Supreme Court rules Facebook text alerts not akin to robocalls

The Supreme Court on Thursday sided unanimously with Facebook, ruling that a notification system the social media giant employs to alert users to suspicious logins does not run afoul of a federal law aimed at curbing robocalls and automated text messages.

The decision derailed a proposed class-action lawsuit that sought to hold Facebook liable under a 1991 law that imposed a general ban on automated calls.

The justices found that Facebook’s opt-in security notification feature fell outside the law, even though the program was found to have transmitted unwanted text messages.

The court rejected an argument from a recipient of unwanted Facebook texts, who claimed that the company’s messaging program amounted to an “autodialer,” which generally involves the use of a random or sequential number generator.

“Expanding the definition of an autodialer to encompass any equipment that merely stores and dials telephone numbers would take a chainsaw to these nuanced problems when Congress meant to use a scalpel,” Justice Sonia SotomayorSonia SotomayorSupreme Court seems wary of NCAA limits on student-athlete compensation Supreme Court reinstates Tennessee inmate’s death sentence A California tree nursery’s Supreme Court fight has far-reaching implications for property owners MORE[2][3][4][5][6][1] wrote for the court.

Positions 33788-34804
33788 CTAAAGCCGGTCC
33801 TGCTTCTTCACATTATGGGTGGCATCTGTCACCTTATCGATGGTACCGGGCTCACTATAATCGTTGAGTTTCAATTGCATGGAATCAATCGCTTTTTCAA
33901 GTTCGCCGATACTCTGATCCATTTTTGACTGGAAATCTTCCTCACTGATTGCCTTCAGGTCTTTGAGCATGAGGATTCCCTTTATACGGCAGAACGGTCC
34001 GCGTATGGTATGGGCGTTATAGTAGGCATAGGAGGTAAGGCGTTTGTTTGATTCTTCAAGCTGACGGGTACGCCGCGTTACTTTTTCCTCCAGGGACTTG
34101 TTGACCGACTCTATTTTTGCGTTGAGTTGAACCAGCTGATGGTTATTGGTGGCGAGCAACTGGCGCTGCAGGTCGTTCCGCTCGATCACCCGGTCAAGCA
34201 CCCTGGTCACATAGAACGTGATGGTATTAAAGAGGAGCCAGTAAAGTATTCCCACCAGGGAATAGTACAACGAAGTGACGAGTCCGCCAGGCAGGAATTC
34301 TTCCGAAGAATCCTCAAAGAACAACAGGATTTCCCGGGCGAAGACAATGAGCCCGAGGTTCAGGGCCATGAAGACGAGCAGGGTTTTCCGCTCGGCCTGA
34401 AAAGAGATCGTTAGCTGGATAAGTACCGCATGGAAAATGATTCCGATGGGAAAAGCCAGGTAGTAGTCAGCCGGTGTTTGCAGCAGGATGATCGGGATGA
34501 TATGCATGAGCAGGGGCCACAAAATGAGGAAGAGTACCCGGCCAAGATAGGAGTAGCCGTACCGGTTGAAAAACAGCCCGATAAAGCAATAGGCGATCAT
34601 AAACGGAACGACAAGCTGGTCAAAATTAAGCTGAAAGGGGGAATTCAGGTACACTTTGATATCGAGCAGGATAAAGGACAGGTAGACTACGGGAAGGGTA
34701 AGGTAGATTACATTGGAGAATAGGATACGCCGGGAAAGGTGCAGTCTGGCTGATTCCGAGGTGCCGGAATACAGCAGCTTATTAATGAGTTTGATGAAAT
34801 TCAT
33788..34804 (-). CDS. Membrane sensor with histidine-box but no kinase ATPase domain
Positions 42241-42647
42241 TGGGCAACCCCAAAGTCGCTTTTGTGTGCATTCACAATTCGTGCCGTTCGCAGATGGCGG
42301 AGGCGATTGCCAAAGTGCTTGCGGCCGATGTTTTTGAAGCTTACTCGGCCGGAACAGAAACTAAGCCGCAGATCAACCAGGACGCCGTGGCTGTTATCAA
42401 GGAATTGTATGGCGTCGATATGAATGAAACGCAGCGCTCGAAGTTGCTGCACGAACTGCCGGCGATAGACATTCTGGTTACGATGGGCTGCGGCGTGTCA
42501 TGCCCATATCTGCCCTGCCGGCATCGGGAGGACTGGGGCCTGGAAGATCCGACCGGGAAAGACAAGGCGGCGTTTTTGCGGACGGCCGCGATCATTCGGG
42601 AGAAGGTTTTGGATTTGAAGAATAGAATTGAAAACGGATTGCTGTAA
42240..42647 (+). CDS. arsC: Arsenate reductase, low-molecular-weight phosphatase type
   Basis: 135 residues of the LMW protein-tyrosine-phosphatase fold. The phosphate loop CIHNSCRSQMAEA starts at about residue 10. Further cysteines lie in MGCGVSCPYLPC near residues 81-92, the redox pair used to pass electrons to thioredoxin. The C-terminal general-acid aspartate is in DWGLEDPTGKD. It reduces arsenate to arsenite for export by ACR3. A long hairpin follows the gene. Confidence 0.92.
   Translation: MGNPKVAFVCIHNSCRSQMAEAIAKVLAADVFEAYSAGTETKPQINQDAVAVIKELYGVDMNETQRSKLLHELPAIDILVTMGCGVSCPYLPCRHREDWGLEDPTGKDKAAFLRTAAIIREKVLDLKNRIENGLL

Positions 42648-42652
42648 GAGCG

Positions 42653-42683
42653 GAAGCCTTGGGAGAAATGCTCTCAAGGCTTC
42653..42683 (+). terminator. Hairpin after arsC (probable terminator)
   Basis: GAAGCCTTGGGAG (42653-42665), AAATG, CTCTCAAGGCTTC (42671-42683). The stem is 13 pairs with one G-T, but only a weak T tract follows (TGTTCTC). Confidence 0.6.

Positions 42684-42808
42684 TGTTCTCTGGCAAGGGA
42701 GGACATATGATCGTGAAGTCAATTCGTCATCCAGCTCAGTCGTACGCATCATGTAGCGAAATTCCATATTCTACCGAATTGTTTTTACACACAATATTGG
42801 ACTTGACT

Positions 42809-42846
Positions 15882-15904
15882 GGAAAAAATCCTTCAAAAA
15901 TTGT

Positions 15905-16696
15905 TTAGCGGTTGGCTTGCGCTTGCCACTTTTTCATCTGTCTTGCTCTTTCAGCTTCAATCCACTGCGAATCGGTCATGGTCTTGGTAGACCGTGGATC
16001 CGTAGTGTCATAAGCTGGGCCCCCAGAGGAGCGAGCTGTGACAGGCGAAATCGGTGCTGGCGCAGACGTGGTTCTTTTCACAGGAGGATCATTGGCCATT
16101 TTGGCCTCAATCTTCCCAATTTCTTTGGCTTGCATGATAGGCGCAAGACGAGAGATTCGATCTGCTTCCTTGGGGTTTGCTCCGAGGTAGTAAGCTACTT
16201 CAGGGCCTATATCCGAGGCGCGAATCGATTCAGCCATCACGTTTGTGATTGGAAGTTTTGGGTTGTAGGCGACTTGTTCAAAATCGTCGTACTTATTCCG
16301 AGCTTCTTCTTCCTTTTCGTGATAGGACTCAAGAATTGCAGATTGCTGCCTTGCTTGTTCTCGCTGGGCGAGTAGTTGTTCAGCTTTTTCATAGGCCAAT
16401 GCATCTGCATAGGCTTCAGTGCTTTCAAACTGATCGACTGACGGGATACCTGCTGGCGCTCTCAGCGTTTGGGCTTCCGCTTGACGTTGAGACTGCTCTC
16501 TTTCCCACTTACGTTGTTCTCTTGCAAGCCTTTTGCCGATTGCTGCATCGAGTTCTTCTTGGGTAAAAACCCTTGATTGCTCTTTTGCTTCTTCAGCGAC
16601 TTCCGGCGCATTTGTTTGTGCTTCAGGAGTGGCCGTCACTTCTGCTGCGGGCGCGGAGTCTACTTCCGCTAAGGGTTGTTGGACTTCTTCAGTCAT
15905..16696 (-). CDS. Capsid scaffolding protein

The class-action suit was brought by Noah Duguid, a man who received repeated Facebook text notifications alerting him to unusual login attempts, despite the fact that Duguid says he has never had a Facebook account.

Facebook said it was possible Duguid’s phone number was linked to Facebook alerts by the phone number’s previous owner.

A trial court agreed with Facebook’s request to toss the case, but a San Francisco-based federal appeal court reversed, prompting Facebook’s appeal to the Supreme Court.

Updated at 1:05 p.m.

[email protected] (John Kruzel)

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